First off I would say it is not the best time of year to look for a good spring. What might be flowing now might not produce a thing later on.
Some times looking for trees that like water like alders and willows can help... also reeds and ferns. In the heat of summer it certainly becomes more obvious where your water sources are.
Developing a spring and building a spring box is a whole other chore.. http://peacecorps.mtu.edu/Springbox/
eeeeeeeyowwwwww sprang water percolated thru bat guano LOLOL
That may be the case in big cave springs but not in my little springs coming out of the Ft. Payne chert which is a fairly insoluble, fractured cherty limestone with no large cave development. And as I pointed out above no contamination with surface water occurs during big rains. I agree that water should be tested and I have not tested the water of my springs 'in vitro' but it has had plenty of testing 'in vivo'. It comes out of the ground at about 56 degrees year round. If you are down this way Grannie stop by and we will have a drink!! TnTnTn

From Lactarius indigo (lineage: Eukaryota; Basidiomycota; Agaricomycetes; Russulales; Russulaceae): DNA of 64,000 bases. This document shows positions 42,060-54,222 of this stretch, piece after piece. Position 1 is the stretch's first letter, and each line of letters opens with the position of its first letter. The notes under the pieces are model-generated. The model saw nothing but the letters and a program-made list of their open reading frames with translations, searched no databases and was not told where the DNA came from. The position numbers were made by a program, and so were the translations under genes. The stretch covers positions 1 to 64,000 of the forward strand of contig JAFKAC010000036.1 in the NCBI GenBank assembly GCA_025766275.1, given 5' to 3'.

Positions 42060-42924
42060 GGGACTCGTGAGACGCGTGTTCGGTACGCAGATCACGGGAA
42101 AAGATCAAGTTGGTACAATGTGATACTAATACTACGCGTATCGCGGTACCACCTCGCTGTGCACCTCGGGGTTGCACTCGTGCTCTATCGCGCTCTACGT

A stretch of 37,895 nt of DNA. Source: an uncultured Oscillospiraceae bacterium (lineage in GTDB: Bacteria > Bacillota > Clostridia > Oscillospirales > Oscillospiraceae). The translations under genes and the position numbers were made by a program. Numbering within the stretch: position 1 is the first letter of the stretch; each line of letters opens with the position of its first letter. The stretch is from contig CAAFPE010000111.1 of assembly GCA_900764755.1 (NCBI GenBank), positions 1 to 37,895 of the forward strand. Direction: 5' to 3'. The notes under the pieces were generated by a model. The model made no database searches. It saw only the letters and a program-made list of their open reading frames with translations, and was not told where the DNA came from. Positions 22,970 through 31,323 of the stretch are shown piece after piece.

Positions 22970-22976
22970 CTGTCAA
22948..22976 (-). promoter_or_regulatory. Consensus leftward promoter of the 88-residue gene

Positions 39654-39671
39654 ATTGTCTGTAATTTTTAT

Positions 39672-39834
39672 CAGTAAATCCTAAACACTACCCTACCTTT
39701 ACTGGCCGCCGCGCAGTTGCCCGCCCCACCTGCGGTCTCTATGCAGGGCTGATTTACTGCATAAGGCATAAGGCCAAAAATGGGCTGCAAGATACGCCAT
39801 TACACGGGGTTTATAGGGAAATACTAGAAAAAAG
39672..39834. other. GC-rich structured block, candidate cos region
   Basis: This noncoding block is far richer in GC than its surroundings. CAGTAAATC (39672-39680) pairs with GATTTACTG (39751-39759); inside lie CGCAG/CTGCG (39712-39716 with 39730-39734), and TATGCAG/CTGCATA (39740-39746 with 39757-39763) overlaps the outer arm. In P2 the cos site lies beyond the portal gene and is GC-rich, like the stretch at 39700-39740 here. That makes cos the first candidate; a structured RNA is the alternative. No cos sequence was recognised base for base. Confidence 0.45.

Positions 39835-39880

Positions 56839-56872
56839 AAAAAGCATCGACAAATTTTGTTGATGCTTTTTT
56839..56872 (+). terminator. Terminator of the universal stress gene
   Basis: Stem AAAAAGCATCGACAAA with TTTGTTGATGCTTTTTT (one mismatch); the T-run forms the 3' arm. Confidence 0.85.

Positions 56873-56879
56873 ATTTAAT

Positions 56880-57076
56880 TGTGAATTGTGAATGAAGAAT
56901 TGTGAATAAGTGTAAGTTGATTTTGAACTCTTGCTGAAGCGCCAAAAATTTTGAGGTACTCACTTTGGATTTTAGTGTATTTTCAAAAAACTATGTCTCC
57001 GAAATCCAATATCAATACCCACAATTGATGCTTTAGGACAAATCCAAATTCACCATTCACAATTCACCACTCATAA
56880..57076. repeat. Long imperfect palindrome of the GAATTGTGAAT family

in your particular area if you have rhododendron, look there. it is verydark leaved plant and is 'green' this time of year. you should see it a quarter mile off.
the big ones like to grow above a seeping watertable. usually this is a rock with thin soil that keeps the water near the surfance of the slope. but they will line the edge of a stream branch too or grow thickly around a place where the water comes up from the ground.look up or down or in the center of patches of this shrub.